The list of advertisers are companies that were created in your Ad Manager network. The advertiser selected here is the party for whom the ad campaign runs, while the buyer (set below) is the party with whom you'll negotiate terms. Once you send a proposal to the buyer for the first time, the advertiser is fixed and cannot be changed.

  7. Select the buyer with whom you'll negotiate. The list of buyers is generated outside of Ad Manager and represents demand-side platforms (DSPs). You can change the buyer at any point before you send the proposal. After you send the proposal to the buyer for the first time, the buyer is fixed and cannot be changed.
    Learn about programmatic buyers
    • Filter by buyer name. If you're doing business with a Display & Video 360 buyer, you can also filter by the Display & Video 360 partner ID. If you're not sure what partner ID to use, ask your partner.
    • Demographic targeting can be used only with buyers that have a linked Display & Video 360 account.

    Kinds of campaigns buyers can negotiate

    You can initiate negotiation with any buyer that appears on the list. When selected, you'll see an indication of kind of campaigns a buyer is eligible to negotiate.

    • Some buyers are eligible to negotiate Preferred Deals and Programmatic Guaranteed campaigns.
    • Other buyers are only eligible to negotiate Preferred Deals.

    Buyers can also initiate a request for proposal (RFP) from you. There's a small set of buyers who can initiate a request for proposal but are not listed for you to select from. Learn more

  8. Add seller contacts.

    The list here is comprised of users in your network. Select the people in your network whom you want the buyer to be able to contact. The names and contact information shows to the buyer in the proposal. Generally, the salesperson assigned to the proposal should be (but doesn't need to be) one of the contact listed here for the buyer.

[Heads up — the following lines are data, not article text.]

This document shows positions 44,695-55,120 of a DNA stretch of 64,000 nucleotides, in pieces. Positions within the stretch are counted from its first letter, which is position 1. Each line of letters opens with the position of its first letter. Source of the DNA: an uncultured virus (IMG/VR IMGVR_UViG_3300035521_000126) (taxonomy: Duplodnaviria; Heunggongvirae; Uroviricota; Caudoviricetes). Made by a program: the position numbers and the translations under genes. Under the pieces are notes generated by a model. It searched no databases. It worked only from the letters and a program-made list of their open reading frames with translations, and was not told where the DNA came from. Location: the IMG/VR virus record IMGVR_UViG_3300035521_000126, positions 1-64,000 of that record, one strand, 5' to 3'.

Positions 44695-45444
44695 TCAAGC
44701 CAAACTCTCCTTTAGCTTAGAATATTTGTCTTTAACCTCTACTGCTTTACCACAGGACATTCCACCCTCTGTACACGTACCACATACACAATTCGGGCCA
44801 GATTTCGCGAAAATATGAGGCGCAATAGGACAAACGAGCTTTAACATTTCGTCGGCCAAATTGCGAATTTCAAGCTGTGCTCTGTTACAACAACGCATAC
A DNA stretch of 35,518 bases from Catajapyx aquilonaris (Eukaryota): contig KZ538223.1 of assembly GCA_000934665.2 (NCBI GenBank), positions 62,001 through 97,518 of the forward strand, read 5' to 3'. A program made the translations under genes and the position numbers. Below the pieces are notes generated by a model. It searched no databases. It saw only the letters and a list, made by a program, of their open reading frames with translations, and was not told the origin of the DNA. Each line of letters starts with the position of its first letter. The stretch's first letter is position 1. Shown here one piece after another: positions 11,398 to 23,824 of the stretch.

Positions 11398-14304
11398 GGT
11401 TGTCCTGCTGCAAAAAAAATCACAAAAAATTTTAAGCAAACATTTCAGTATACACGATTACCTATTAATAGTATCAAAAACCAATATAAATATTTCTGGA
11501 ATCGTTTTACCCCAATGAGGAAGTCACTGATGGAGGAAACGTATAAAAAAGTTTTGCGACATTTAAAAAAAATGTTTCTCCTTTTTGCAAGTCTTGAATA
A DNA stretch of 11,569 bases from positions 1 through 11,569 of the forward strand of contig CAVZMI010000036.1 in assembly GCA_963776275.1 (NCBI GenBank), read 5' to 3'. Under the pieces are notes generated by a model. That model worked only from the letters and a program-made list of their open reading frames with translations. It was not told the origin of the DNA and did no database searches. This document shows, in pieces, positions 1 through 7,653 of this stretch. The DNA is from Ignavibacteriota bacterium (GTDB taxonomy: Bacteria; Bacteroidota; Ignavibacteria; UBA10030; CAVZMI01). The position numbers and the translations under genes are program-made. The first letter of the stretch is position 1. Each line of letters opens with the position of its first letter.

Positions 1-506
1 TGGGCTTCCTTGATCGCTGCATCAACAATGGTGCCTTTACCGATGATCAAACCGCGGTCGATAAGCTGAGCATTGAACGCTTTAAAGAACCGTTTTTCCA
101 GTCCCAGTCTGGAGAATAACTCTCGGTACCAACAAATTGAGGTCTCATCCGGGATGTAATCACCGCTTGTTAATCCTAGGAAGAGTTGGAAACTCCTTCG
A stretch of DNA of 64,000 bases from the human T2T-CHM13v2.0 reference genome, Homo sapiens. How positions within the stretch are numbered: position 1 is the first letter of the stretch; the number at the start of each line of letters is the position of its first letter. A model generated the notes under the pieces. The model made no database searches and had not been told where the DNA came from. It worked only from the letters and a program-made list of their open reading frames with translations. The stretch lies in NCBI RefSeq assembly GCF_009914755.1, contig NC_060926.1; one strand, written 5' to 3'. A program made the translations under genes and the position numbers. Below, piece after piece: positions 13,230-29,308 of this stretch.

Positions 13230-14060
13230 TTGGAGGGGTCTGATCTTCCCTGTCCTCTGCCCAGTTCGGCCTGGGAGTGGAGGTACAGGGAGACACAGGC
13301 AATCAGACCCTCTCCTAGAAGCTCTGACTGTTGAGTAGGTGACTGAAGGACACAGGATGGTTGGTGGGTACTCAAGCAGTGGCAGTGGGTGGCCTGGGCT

9. Next to "Assignees", include people or teams in your organization responsible for this proposal—including the salesperson, trafficker, and optionally sales planners.

    Salesperson and trafficker aren't necessary to save successfully. However, you'll need to enter these before you can send the proposal to the buyer.

  10. Next to "Additional settings" at the bottom of the proposal, you can optionally:
  11. Click Save.

You're set to add proposal line items now. You'll need to add at least one before you can send a proposal to the buyer.

Troubleshooting delivery issues

If you're experiencing delivery issues with non Display & Video 360 partners, look under Troubleshoot in the corresponding line item for details. A common non-delivery cause for these buyers is "External buyer did not respond". Contact the buyer to understand their low response rate for this non-delivery cause. Learn more about some reasons that an external buyer did not respond.